Type your question here!

Monday, November 5, 2012

Figs Won't Make it Before it Freezes

Q. We have a Black Mission fig tree with about one hundred well-formed but still very green fruit. This will be the second crop for 2012. It is now the first week of November. We are afraid that the frost will come before these fruit mature. Do you have any suggestions on maximizing our yield from these trees? This is becoming an annual problem.
Two different crops of figs on the same branch: early figs
(briba) on the older, darker wood and the second crop
(main crop) on the green new growth.
A. In our Las Vegas Valley climate it is very common to have two crops of figs each year. In fact, if we could maintain warm temperatures through November we would actually get a third crop of figs.

            The first crop of figs in the summer comes from growth or wood that grew the previous year. In other words, the first crop of figs you should be getting the summer of 2013 will come from wood that grew in 2012. It is easy to see the difference between wood produced in 2012 from older wood because of the color difference.

            The second crop of figs, as well as the late third crop which you are seeing now, comes from the current season wood. So this coming year the second and third crop will grow on wood produced in 2013.

            There are the two things that you will most likely have to do this coming winter and the subsequent growing season. When you prune your fig tree this winter, leave some wood on the tree that grew this past season.
Fig along fence after winter pruning at The Orchard

            If you want an early crop, the first crop, you must leave some of last year’s wood on the tree. If you remove this wood by cutting everything back you will remove the early crop of figs. If this wood is excessively long, you can cut some of it back and it will still produce fruit. I would leave 2 to 3 feet of this wood remaining.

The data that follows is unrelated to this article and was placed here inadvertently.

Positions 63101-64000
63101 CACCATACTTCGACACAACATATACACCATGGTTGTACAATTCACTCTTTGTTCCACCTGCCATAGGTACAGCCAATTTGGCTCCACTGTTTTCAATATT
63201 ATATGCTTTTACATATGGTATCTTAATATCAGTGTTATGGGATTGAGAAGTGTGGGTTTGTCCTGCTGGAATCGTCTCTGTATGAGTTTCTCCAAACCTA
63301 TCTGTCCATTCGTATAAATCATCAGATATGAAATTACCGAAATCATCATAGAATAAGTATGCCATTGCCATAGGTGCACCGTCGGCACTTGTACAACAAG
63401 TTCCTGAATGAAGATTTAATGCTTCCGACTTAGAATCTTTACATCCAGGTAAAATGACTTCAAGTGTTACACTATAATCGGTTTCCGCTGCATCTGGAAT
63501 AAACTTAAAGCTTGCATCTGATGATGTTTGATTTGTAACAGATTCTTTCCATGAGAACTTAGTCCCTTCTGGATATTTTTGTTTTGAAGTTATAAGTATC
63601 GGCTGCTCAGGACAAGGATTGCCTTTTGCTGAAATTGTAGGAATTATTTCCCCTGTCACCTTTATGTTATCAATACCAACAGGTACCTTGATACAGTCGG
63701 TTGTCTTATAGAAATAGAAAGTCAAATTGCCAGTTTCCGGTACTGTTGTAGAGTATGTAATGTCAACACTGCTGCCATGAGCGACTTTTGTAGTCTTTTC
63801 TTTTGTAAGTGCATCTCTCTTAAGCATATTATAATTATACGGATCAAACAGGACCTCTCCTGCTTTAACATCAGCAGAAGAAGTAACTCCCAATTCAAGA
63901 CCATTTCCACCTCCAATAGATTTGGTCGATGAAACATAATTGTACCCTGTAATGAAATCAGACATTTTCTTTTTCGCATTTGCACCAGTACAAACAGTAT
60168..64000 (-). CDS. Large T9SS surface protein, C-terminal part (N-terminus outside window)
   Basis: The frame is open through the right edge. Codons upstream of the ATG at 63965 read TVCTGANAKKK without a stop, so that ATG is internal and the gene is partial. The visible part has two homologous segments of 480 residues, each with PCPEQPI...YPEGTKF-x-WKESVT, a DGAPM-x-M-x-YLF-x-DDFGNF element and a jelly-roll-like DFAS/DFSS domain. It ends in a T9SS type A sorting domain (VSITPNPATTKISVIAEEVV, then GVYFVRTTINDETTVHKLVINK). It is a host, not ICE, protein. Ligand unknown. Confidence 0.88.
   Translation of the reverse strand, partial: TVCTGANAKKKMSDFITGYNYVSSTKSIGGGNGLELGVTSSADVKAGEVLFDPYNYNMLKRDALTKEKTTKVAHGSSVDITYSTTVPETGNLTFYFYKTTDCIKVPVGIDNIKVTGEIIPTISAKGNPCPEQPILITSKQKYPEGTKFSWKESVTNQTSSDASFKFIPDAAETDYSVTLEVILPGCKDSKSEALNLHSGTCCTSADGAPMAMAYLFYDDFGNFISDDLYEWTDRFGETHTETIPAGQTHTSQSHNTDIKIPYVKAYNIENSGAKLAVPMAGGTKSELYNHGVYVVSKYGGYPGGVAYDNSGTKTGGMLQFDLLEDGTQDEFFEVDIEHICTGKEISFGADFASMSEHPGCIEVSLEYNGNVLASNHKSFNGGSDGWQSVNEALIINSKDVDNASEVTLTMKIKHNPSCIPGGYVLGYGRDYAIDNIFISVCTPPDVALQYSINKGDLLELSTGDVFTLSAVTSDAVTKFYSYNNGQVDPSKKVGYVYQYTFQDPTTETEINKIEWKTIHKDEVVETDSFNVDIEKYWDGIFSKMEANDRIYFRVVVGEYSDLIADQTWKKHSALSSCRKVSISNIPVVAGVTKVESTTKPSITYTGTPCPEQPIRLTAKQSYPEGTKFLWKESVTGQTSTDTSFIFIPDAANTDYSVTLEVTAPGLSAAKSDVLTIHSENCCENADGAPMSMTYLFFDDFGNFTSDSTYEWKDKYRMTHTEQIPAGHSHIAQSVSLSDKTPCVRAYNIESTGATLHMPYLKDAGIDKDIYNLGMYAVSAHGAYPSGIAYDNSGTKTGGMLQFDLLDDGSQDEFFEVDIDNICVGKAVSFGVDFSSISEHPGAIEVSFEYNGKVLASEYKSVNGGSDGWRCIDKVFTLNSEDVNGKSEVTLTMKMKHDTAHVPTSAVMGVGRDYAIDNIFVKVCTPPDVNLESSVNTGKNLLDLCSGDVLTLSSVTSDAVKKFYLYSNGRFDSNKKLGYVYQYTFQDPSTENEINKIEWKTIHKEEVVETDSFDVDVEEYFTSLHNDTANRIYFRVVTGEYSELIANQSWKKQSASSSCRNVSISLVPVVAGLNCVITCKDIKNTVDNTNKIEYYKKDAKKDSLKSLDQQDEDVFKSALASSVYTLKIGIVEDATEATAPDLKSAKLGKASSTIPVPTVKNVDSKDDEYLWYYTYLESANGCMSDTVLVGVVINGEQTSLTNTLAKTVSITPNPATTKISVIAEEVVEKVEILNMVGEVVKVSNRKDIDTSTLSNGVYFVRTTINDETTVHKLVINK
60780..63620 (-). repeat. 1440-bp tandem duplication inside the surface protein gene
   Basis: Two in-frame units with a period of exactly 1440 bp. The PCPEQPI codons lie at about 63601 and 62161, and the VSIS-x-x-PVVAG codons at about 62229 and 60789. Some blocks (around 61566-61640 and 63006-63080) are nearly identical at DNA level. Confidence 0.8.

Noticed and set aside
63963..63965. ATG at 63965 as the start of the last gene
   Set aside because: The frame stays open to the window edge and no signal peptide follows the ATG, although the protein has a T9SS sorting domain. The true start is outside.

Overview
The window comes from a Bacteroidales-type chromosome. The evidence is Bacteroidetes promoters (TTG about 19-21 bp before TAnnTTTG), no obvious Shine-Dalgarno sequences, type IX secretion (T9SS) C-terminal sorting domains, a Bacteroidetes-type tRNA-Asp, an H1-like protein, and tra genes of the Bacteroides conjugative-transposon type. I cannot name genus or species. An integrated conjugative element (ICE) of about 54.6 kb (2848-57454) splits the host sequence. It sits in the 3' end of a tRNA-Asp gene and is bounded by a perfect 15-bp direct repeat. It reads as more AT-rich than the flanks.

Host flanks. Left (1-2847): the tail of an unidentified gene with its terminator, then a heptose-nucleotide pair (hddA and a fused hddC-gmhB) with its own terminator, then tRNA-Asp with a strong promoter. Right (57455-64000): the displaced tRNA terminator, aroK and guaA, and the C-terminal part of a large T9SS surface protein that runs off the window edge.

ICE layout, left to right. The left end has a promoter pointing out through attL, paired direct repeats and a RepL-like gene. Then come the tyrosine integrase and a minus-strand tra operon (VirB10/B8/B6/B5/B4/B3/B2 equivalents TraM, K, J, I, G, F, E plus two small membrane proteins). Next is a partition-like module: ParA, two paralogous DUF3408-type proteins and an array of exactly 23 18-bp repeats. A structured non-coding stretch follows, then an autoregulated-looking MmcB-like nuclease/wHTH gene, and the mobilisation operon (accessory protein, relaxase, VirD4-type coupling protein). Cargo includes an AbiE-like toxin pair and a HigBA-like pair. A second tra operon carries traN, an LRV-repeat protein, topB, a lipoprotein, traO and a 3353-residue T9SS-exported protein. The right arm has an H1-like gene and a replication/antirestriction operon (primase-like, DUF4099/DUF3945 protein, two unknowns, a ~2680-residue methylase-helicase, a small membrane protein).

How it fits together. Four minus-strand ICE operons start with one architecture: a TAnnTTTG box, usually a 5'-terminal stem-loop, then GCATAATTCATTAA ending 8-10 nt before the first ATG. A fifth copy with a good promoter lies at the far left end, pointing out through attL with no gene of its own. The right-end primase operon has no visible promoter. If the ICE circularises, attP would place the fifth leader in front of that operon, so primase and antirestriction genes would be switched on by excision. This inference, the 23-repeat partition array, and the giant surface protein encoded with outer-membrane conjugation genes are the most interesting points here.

If this wood, last year's wood, is not very long it means your tree is not getting enough water. Normally the wood produced last year could range from 2 to 6 feet or more in length. It varies with how much light it is getting, position on the tree, if it is upright or not, etc.

            Two things that will give you more growth is water and surface mulch. Fig trees do very well with organic surface mulch or wood mulch on the surface of the soil. 3 to 4 inches or more would be great.

            You would water a fig tree just like any other landscape tree that is not a desert plant. Figs are not really desert adapted. They are typical of more Mediterranean climates and they do like water for the production. I hope this helps. Watch my blog for this question and I will post pictures.


  1. Posted from an email to Extremehort...

    When raking up after our 20 year old fig leafed out, I noted a substantial number of medium to large size figs with a rather tender thin skin still on the tree, undisturbed by the birds.

    Whereas in the past, we gave up on eating these
    figs, this time we cut off their stems, placed a drop of olive oil on that defect and broiled them for 20 minutes in a 350 convection oven. A very interesting dish, not sweet, but good mouth feel and decent fruity taste. Great
    with a martini. I had not read of this before. Thought you might be interested.

  2. So these were green figs, none ripe?

    These were soft, Mission figs of medium to large size, looked like they should be ripe, basically had no taste fresh. Of about 2 dozen that I picked because of size, only half felt they should be ripe. If they were hard but looked ripe, the inside was whitish and unripe. Broiled up, it surprisingly worked as a
    reasonable snack; good mouth feel and fruity.